LETTERS TO DUBAI: BEYOND SUCCESS

Dear Dubai,

From my vantage point, I see you soar again!  Milestone after milestone, creating and breaking records on and on, and traversing one peak to another – do you still have a moment to breathe and rest?   

After successfully staging the Dubai World Expo for six full months as we recover from the two-year pandemic and resuming practical normalcy (plus Victor Magazine’s 1st anniversary, hats off to our editorial team and readers!), you’ve just impressed and made the world marvel again to how you can pull off these earth shattering stunts!  

While the never-ending global drama starts a new chapter with the geopolitical crisis in Ukraine and we witness (and feel) its heartbreaking implications to our everyday, you’re presenting yourself as one unshaken, formidable piece – a picture of true success!  While I try to fathom your enigmatic exuberance, makes me wonder – what’s in your core over and beyond the glorious and aspirational success?    

While we all get into the groove of rising (and literally masking off) again and carving new pivotal beginnings in our family, career, and social lives, let me take this opportunity to nudge and invite you to critically reflect as you map out your next steps to navigate the rat race (in case you’d still chose to sign up for it).  Time to again answer that existential question whether adding feather in one’s cap is what truly matters along with one’s pursuit of happiness anchored to our long list of physical needs (or perhaps purely classified as wants).  

Revisiting humanistic psychologist Abraham Maslow’s 79-year-old theory on ‘Hierarchy of Needs’, success may be categorized under the fourth stage that’s zooming in on esteem or one’s psychological need for appreciation and respect fueled by accomplishment that results to recognition, validation, and prestige.  Highly debatable, but based on theory, reaching this stage means one has surpassed the three earlier stages of fulfilling survival (food, shelter, clothing), basic (financial security, health, wellness) and social (love, acceptance, belongingness) needs.  Assuming that the sequential hypothesis is true, what’s critical is to understand that there’s a fifth stage that we all should be aiming for – self-actualization.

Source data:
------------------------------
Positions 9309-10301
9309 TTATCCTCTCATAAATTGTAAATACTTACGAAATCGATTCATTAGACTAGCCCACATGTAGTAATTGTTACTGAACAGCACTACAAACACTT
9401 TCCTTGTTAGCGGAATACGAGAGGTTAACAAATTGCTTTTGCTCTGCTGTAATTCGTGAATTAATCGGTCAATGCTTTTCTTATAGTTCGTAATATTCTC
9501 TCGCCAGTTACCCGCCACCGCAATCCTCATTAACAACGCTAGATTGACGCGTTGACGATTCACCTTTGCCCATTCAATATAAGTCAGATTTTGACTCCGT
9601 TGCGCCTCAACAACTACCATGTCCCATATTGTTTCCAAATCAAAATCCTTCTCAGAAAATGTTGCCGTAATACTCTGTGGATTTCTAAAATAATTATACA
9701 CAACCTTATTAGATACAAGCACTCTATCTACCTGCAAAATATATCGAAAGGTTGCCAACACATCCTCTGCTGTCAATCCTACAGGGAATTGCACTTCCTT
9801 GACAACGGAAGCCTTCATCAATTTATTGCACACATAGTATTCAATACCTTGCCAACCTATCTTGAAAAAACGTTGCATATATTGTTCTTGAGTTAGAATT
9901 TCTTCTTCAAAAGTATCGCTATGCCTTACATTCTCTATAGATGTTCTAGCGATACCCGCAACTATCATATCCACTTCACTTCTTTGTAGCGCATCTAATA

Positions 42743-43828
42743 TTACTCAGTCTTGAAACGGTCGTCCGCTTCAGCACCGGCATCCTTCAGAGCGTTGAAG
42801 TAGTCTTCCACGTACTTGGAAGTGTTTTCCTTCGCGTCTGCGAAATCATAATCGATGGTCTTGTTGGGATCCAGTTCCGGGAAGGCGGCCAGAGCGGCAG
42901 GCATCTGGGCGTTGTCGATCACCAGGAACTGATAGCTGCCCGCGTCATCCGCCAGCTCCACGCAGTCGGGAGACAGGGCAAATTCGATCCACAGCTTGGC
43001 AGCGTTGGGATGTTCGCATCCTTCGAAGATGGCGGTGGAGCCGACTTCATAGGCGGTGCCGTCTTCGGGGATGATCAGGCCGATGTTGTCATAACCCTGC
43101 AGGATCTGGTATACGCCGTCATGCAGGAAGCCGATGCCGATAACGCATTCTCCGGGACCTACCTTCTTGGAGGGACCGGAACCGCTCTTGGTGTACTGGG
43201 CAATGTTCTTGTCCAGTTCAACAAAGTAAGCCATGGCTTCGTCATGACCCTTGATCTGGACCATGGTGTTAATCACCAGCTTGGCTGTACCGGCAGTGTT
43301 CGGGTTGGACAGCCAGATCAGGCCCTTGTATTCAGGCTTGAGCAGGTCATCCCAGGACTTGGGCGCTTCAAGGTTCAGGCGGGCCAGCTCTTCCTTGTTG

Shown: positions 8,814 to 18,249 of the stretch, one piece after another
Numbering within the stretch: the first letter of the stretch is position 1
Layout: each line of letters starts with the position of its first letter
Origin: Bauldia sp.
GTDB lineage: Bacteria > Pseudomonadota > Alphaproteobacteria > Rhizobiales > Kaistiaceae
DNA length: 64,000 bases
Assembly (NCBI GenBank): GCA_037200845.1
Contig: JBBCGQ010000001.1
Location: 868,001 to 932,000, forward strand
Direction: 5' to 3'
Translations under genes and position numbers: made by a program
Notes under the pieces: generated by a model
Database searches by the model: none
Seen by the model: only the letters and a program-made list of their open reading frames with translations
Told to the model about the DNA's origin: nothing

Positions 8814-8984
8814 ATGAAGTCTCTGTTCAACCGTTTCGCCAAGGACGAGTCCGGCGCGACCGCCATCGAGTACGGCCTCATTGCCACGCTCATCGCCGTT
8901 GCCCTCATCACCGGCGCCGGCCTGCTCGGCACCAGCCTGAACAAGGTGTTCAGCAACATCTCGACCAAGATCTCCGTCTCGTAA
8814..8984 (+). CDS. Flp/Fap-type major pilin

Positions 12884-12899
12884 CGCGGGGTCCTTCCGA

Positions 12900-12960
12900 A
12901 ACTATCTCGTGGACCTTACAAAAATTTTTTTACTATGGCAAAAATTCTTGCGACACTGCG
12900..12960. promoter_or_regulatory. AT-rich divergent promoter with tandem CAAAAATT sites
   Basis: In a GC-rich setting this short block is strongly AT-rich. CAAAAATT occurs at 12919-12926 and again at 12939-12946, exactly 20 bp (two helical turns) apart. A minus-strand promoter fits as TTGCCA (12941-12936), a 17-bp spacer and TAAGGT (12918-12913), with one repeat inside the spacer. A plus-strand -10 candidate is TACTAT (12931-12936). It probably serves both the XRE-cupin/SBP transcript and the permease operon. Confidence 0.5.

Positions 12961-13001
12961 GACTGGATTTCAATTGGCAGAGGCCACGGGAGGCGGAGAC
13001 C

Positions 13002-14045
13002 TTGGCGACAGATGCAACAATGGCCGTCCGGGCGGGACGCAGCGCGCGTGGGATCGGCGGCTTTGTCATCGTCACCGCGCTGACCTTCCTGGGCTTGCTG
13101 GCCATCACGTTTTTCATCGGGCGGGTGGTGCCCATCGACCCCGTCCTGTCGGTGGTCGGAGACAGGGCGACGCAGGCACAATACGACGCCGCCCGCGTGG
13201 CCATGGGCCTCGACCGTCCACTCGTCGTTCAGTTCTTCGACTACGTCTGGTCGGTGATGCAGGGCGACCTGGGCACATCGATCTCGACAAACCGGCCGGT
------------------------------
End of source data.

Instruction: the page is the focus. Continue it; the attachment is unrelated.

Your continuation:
Imagine yourself living fully grounded to accepting your authenticity, practicing your values and not being disturbed by the deafening snares or dictates of the noisy world while reaching your full potential as you hone in on every moment to be of value.  This for me is the true hallmark of self-actualization – going beyond yourself, your ego, your selfish intentions; a true fulfilling life hinged on a deeper purpose over power and prestige.    

Once more, let’s humble ourselves and ask if our bountiful feasts, money in bank accounts, Instagram-worthy swanky OOTDs, fancy job titles, sculptured abs, to-die-for relationships, and sought-after advocacies define who we truly are.  More importantly, our why’s for claiming them and devoting our 24 hours to bring them to life.  If we have yet to climb the self-actualization mountain, are we ready to let go of esteem and leapfrog to a purposeful and value-driven life focused in making a difference by unselfishly and intentionally giving our best version to others and the world around us?

If you haven’t already, watch Robert Waldinger’s ‘What makes a good life’ TED talk on YouTube as he unearths Harvard University’s 75-year study on what really makes a happy life.  Spoiler alert: it’s not how we superficially define ‘success’ today.

May this thought-provoking letter inspire you to pause and motivate you to answer the ‘no right or wrong answer’ questions by unapologetically living what you choose meaningfully.

And to close, I meant to ask – how are you?   

Always inspiring,

Joseph

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